Poster showing fictional tourists on an exoplanet looking out of a vehicle window at a city.
Figure 3. Another NASA travel poster "spoof." Some 40 light-years from Earth, a planet called TRAPPIST-1e offers a heart-stopping view: brilliant objects in a red sky, looming like larger and smaller versions of our own moon. But these are no moons. They are other Earth-sized planets in a spectacular planetary system outside our own. These seven rocky worlds huddle around their small, dim, red star, like a family around a campfire. Any of them could harbor liquid water, but the planet shown here, fourth from the TRAPPIST-1 star, is in the habitable zone, the area around the star where liquid water is most likely to be detected. This system was revealed by the TRAnsiting Planets and PlanetIsmals Small Telescope (TRAPPIST) and NASA's Spitzer Space Telescope.

Resources

Resource Type
News Article
August 28, 2019
Astronomers have never seen a world quite like HR 5183 b before Read more
News Article
August 9, 2018
An unusual kind of star-planet hybrid atmosphere is emerging from studies of ultrahot planets orbiting close to other stars. Read more
News Article
March 5, 2019
Astronomers had dismissed the first exoplanet candidate spotted by the Kepler space telescope as a false alarm. Read more
News Article
January 15, 2020
The star closest to the sun may harbor another planet, this one much more massive and colder than Earth. Read more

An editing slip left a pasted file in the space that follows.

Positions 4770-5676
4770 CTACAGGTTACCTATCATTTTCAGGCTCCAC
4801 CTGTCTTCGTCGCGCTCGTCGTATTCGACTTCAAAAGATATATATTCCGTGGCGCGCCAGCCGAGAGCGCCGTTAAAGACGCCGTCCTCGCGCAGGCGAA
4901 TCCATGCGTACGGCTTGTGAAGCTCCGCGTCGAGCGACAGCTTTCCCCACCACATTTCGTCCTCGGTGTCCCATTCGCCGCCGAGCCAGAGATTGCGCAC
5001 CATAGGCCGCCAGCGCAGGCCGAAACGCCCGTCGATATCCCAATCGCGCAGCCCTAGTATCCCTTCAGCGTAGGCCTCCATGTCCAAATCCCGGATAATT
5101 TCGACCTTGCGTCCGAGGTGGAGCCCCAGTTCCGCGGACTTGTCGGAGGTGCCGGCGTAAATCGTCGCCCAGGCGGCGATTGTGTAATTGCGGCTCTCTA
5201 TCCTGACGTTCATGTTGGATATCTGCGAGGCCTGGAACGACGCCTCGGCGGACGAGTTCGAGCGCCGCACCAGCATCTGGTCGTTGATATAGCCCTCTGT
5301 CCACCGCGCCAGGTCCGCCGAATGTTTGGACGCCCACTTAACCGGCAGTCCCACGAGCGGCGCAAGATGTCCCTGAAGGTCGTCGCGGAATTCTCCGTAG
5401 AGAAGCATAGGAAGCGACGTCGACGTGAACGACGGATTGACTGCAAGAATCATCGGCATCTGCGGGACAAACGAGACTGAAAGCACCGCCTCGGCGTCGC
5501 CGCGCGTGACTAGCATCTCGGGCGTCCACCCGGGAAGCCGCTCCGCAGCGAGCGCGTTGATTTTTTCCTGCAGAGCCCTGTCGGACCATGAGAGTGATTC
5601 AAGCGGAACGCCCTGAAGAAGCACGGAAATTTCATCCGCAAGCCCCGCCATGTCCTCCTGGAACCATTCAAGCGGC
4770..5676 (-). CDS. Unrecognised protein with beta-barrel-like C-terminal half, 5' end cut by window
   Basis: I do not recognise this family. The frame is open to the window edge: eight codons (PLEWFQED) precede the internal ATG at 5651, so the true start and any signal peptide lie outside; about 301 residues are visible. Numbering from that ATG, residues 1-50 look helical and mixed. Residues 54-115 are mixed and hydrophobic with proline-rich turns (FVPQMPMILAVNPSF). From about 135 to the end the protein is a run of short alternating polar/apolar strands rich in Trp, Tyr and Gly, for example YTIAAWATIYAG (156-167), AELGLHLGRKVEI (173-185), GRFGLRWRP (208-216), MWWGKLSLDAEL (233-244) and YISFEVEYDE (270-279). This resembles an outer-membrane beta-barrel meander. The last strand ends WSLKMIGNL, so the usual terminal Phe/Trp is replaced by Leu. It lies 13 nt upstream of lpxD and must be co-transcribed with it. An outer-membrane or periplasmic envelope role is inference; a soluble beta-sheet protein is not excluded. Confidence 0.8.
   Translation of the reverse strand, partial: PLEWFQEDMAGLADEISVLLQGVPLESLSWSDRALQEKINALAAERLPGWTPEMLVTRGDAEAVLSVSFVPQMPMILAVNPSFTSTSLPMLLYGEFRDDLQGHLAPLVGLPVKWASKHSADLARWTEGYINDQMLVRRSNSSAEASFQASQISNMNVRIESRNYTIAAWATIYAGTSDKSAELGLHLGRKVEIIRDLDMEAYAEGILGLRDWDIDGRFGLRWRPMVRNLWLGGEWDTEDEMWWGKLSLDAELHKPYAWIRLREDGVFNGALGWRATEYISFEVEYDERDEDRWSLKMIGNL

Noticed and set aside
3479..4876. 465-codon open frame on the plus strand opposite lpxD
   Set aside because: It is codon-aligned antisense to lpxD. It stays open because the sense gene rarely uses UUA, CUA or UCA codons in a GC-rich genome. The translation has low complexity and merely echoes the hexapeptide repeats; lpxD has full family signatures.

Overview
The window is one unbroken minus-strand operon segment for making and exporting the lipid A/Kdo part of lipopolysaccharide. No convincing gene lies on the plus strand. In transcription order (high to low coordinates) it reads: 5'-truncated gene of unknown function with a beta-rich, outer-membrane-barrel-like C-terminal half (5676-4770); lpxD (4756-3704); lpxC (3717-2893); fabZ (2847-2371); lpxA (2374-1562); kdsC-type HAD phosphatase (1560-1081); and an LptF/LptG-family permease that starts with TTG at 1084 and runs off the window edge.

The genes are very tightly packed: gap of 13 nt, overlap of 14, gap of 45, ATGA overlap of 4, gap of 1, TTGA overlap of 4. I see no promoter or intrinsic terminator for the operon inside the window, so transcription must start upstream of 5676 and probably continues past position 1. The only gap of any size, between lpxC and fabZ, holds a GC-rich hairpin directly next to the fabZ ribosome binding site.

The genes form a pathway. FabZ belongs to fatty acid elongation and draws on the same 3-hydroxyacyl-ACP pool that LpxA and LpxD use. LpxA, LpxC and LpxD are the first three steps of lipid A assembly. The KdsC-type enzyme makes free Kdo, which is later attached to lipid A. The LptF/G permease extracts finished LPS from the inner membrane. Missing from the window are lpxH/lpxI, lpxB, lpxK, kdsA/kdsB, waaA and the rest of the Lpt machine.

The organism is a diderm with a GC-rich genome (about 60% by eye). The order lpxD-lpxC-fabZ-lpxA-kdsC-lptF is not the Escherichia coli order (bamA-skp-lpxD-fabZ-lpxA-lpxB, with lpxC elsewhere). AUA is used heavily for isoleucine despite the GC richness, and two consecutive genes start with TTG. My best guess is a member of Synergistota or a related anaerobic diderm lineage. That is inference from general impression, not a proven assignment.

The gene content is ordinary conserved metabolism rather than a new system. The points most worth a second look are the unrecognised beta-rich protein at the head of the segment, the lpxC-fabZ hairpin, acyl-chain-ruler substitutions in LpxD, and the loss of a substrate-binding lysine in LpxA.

News Article
October 30, 2018
After nine years in deep space collecting data that indicate our sky to be filled with billions of hidden planets – more planets even than stars – NASA’s Kepler space telescope has run out of fuel needed for further science operations. Read more
News Article
May 4, 2020
Lab experiments show yeast and E. coli survive and reproduce in hydrogen gas, suggesting new environments to seek alien life. Read more
News Article
May 5, 2020
Mysterious patterns in orbits of small bodies in the outer solar system could arise from the gravity of a massive disk of icy debris rather than an undiscovered giant world Read more
News Article
April 24, 2019
NASA′s InSight lander hears ripples of seismic energy rippling through Mars Read more
News Article
March 18, 2020
In a new study published in EPJ D. Tasko Grozdanov from Serbia and Evgeni Solov'ev from Russia describe the configuration and energy levels of antiprotonic helium that can potentially be produced by colliding slow antiprotons with ordinary helium at CERN. Read more
News Article
March 11, 2020
Using data from the Dark Energy Survey, researchers have found and cataloged more than 300 minor planets beyond Neptune, including more than 100 new discoveries. This updated catalog of trans-Neptunian objects, and the methods used to find them, could aid in future searches for undiscovered planets in the far reaches of the solar system. Read more